You've heard it before, "every man looks his best in a well-fitted suit." The key distinction here is, unsurprisingly, that the suit fits well. While a perfectly tailored suit will make you look and feel like James Bond, a poor fit makes you look more like a used car salesman. (And not a good one either.)
I'm assuming that you'll want to fall into the former camp the next time you suit up, in which case, make sure your suit fits in these 8 crucial points!
#1 - Shoulders
Your jacket should run smoothly along your shoulders and down your arm. A clean contour, as pictured above, is the what you are looking for.
A jacket that is too narrow at the shoulders will leave your deltoid protruding awkwardly. On the other hand, one that is too wide will extend past the your shoulder and divot back inward to meet your arm. Exhibits A and B:
(Appallingly, most sales people in retail stores and even Made-To-Measure stylists can't distinguish the two, and frequently mistake shoulders that are too narrow for being too wide.)
Make sure that the shoulders fit you off the rack, as these issues cannot be reliably or inexpensively resolved with tailoring.
#2 - Lapels
It's of the utmost importance that the lapels of your jacket lay flush against your neck and chest.
Be on the watch for a visible gap between your lapel and shirt collar or for the jacket lapels lifting off of your chest. Either of these fit issues will undermine the elegant silhouette that a jacket should bestow upon you.
#3 - The Waist
A well-fitting suit will come in at the waist to accentuate and compliment the wearer's shape -- rather than just looking they're wearing a rectangular cutout.
While the more common mistake is to wear a shapeless sack masquerading as a jacket, some men take the idea of "slim fit" a bit too far. While it should gently follow the contours of your physique, a jacket that's too tight will suffer from creasing at the button point.
Either issue robs you of a flattering silhouette.
#4 - Back of jacket
While people won't be paying a ton of attention to the back of your jacket, it's still important to make sure that your jacket looks smooth from that angle. As always, clean contours are the goal!
On that note, be wary of bunching along the back and shoulders. This is usually caused by excess fabric and is easily remedied by a good tailor.
#5 THe Sleeves
This is the most immediately noticeable criteria for the fit of one's suit. Even the most fashion-adverse folk know that a man is expected to show somewhere between 1/4 and 1' of shirt cuff past the length of his jacket sleeves.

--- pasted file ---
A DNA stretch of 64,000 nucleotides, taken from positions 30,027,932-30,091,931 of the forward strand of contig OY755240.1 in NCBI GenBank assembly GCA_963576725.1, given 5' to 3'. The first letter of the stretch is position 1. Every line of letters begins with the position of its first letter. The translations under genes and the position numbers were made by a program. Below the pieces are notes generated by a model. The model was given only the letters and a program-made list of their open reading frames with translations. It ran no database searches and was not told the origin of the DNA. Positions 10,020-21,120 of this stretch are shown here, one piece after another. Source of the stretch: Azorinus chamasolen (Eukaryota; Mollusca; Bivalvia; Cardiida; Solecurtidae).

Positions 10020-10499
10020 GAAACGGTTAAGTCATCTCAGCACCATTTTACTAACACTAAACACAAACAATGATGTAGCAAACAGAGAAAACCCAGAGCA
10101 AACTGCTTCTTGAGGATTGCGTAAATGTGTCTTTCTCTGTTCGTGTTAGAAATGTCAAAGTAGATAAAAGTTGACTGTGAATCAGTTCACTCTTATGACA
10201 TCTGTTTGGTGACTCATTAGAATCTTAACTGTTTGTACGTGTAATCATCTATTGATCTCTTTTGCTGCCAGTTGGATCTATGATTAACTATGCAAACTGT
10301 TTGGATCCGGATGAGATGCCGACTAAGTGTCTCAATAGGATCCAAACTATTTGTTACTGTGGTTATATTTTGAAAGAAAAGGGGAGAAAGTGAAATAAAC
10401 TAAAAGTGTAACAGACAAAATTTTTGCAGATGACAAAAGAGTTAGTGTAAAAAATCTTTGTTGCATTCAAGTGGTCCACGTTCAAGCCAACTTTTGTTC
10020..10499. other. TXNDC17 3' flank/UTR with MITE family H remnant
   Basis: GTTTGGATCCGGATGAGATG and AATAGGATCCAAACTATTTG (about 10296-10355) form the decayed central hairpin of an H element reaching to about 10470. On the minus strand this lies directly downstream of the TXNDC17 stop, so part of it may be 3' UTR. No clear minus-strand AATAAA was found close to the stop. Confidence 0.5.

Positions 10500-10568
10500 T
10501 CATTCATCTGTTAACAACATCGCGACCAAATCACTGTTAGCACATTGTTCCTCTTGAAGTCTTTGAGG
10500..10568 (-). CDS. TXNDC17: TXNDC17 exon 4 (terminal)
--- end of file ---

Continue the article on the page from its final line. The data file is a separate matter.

Showing no cuff is a rookie mistake but showing too much looks even worse. Half an inch of cuff is usually ideal, as opposed to either of the sleeves depicted below.
#6 - Jacket Length
The length of a man's jacket plays a big role in the overall look and proportions of his suit. The traditional fit would have your jacket just cover the seat of your pants. This should 'cut your body in half,' making your legs look just as long as your torso.
A jacket that's too long will make your legs look squat and stunted, while a jacket that's too short appears shrunken and awkward. As always, balance is key.
#7 - Trouser waist
Your trousers should fit snugly at your waist and look smooth along your hips without need for a belt. If your waistband bunches under the belt, that indicates that the pants are too loose. Conversely, flared pockets and bunching along the hips are clear signals that your pants fit too tight.
#8 - The Hem
Over-sized trousers are the unfortunate norm well-tailored pants will help you stand above the crowd. Make sure that your trousers are hemmed (and tapered) to a flattering length that rests gently at the front of your shoe and just touches the back.
Excess fabric is sloppy and unsightly, while "cropped ankles" are a trend that's on the way out -- and has never been welcome in professional environments anyway.
See how your suiting stands up to this quintessential checklist and have your tailor remedy any shortcomings so that you look every bit the capable and refined gentleman you know yourself to be.
(Or that you hope to be... Or enjoy masquerading as.)
Kin Moy is known to enjoy dressing up, writing long-winded rants on social media, and engaging in state-sanctioned fisticuffs.